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I know there are other posts regarding password storage and encryption but my question is slightly different.

I am working on a password manager website, for fun. And was wondering how secure this idea I had was.

So obviously each password the user stores is encrypted using AES-256 with their master password as the key and a randomly generated salt. Also the master password is encrypted using Bcrypt, but before hand it is hashed some 100,000 times using something like whirlpool, to increase strain when trying to login.

If a user decides he doesn't want to enter his password every time he/she requests a password for a site the program cannot decrypt the password and autofill because the master password is required to decrypt the stored passwords.

One idea I had was to store the password in the users current session, but that's not really a good idea because I am trying to make this assuming the attacker has already breached my server and is downloading the database and snooping around.

Another though was to use the 100,000 time hashed password as the key for the AES-256 encryption and store that hash in the session. That's better then storing it in plain text, but it still lets the attacker be able to decrypt the stored passwords if he/she can get the information from the session.

Are there better ways around this, or is this a lost battle of hope the attacker doesn't get in when I'm logged in?

  • use a temp token instead of passing around hashes or passwords. – dandavis Jul 28 '16 at 17:36
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If you want full security, the passwords should be in stored in such a way that not even the server can decrypt them without user input, and thus the master key would only ever be stored clientside.

Since you don't want it stored in the session, you could store it in a cookie client side, but the bottom line is, if an intruder has breached your server and can modify its code, in order for the site to be functional, they by definition must be able to get the passwords if the decryption of the passwords happens server side.

So if you were willing to, you could write a javascript/client side application that would receive the AES encrypted strings for a given user, and would decrypt it client side with the users entered Master Password. The issue with this is you will have to have a secondary piece of information before you give a user his encrypted passwords, or you would have to be willing to give everyone, everyone elses encrypted passwords if they request it. There is an additional hidden complexity here, if your intruder is able to change the code on the server, they could in theory change it from running client side to running server side and thus get those decrypted passwords, or they could modify the client side javascript to make an AJAX call with the decrypted passwords.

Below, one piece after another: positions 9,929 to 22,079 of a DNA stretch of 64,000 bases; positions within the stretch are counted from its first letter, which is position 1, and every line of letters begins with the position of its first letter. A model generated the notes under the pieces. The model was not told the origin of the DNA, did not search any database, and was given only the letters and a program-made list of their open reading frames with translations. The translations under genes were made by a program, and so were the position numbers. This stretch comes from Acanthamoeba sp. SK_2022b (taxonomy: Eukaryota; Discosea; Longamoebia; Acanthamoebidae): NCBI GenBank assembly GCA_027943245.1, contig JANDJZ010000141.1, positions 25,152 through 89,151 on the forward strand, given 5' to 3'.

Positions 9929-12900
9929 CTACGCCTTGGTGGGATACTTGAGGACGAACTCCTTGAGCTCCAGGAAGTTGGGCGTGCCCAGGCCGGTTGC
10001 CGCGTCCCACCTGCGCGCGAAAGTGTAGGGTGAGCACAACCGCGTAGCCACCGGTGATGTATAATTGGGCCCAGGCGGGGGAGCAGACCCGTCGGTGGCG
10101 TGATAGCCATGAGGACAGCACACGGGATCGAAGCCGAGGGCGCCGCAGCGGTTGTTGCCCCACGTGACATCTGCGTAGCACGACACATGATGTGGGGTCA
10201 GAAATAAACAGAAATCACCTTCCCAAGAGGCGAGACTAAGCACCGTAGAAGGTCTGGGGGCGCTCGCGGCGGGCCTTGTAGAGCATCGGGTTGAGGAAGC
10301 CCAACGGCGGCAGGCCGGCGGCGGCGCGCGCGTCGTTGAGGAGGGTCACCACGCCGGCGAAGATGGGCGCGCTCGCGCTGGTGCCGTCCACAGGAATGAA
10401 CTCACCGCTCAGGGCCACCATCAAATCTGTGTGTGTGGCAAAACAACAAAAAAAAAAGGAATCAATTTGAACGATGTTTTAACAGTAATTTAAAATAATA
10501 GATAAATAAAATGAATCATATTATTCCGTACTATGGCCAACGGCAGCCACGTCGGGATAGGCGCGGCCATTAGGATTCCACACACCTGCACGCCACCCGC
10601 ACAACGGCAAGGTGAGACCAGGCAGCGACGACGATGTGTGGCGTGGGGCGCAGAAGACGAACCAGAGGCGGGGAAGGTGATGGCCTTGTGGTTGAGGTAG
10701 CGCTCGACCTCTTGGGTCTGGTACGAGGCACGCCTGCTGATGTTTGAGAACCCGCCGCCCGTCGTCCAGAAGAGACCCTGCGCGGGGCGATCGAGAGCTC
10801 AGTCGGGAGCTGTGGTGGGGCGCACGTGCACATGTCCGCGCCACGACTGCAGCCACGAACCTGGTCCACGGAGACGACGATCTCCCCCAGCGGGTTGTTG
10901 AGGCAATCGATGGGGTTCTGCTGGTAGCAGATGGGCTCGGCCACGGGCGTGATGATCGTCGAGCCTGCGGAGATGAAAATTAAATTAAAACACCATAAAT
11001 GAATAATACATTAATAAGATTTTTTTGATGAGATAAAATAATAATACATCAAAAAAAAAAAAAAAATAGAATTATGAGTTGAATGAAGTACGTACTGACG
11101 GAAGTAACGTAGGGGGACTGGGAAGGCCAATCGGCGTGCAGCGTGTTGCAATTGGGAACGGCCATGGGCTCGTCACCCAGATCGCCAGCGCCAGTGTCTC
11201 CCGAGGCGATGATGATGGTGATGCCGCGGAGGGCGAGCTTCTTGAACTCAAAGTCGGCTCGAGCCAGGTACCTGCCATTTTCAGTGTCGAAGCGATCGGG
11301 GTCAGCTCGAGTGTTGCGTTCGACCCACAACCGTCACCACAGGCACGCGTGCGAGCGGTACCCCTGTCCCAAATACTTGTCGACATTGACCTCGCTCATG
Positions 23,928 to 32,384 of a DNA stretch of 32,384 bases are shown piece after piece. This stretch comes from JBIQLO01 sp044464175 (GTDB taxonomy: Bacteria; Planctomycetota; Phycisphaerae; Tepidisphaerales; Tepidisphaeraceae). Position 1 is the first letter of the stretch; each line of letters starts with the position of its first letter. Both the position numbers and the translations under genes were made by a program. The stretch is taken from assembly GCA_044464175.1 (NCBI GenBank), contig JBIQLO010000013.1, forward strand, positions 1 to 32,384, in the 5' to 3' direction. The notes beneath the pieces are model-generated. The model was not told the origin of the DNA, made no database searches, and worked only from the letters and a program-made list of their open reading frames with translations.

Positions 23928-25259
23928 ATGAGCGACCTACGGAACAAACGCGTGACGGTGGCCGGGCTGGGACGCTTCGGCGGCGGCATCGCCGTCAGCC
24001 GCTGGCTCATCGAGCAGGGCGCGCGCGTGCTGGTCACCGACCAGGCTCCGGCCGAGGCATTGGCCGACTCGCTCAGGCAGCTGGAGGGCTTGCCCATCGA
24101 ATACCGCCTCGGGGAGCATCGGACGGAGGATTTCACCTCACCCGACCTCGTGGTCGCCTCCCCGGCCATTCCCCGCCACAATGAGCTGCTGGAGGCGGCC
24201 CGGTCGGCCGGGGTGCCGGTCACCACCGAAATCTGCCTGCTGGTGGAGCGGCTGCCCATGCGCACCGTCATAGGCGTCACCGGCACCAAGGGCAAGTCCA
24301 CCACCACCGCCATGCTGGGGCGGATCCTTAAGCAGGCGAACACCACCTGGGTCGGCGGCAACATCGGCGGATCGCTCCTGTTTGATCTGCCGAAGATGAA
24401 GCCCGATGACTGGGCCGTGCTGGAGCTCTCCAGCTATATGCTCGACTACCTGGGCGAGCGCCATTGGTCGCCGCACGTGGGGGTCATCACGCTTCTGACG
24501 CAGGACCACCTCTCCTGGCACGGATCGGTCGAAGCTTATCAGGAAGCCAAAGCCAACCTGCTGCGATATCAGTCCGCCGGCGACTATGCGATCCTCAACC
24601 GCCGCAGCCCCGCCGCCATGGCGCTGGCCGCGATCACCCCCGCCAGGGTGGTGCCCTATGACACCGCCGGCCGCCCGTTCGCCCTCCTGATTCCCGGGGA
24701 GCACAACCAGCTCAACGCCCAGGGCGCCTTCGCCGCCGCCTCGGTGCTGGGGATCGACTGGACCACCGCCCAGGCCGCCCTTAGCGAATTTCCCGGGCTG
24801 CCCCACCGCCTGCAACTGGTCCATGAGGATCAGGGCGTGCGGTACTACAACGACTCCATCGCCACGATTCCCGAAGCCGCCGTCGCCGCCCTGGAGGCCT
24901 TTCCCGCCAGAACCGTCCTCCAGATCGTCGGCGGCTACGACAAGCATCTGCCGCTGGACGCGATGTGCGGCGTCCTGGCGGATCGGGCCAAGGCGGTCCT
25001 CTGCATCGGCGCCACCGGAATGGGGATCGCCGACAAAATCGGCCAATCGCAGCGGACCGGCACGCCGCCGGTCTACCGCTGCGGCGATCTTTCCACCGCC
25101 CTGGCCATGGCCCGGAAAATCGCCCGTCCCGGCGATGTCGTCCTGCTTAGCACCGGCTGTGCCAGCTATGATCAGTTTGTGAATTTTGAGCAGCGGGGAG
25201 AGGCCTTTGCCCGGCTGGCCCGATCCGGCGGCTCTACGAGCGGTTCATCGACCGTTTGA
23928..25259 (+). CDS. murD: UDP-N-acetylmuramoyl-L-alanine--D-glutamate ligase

Also the master password is encrypted using Bcrypt, but before hand it is hashed some 100,000 times using something like whirlpool, to increase strain when trying to login

There is no need for that, just increase Bcrypt's strength parameter to increase time when they try to login. Bcrypt has key stretching built in.

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Unfortunately you have to choose between security and convenience.

One can make it harder to get at the key, e.g. using hardware based solutions, but finally at some point your application must be able to retrieve the stored passwords in plain text. If the attacker has full control over the server, nothing prevents him to do exactly the same steps.

For a maximum of security, not even the server must be able to decrypt the stored passwords, and that's only possible if the key remains on client side. What you could do is writing an app for the client, and use the server only to store the encrypted password repository.

BTW, the BCrypt algorithm already does key-stretching, therefore it is not necessary to add additional rounds of hashing. The better solution in this case is, to increase the cost factor.

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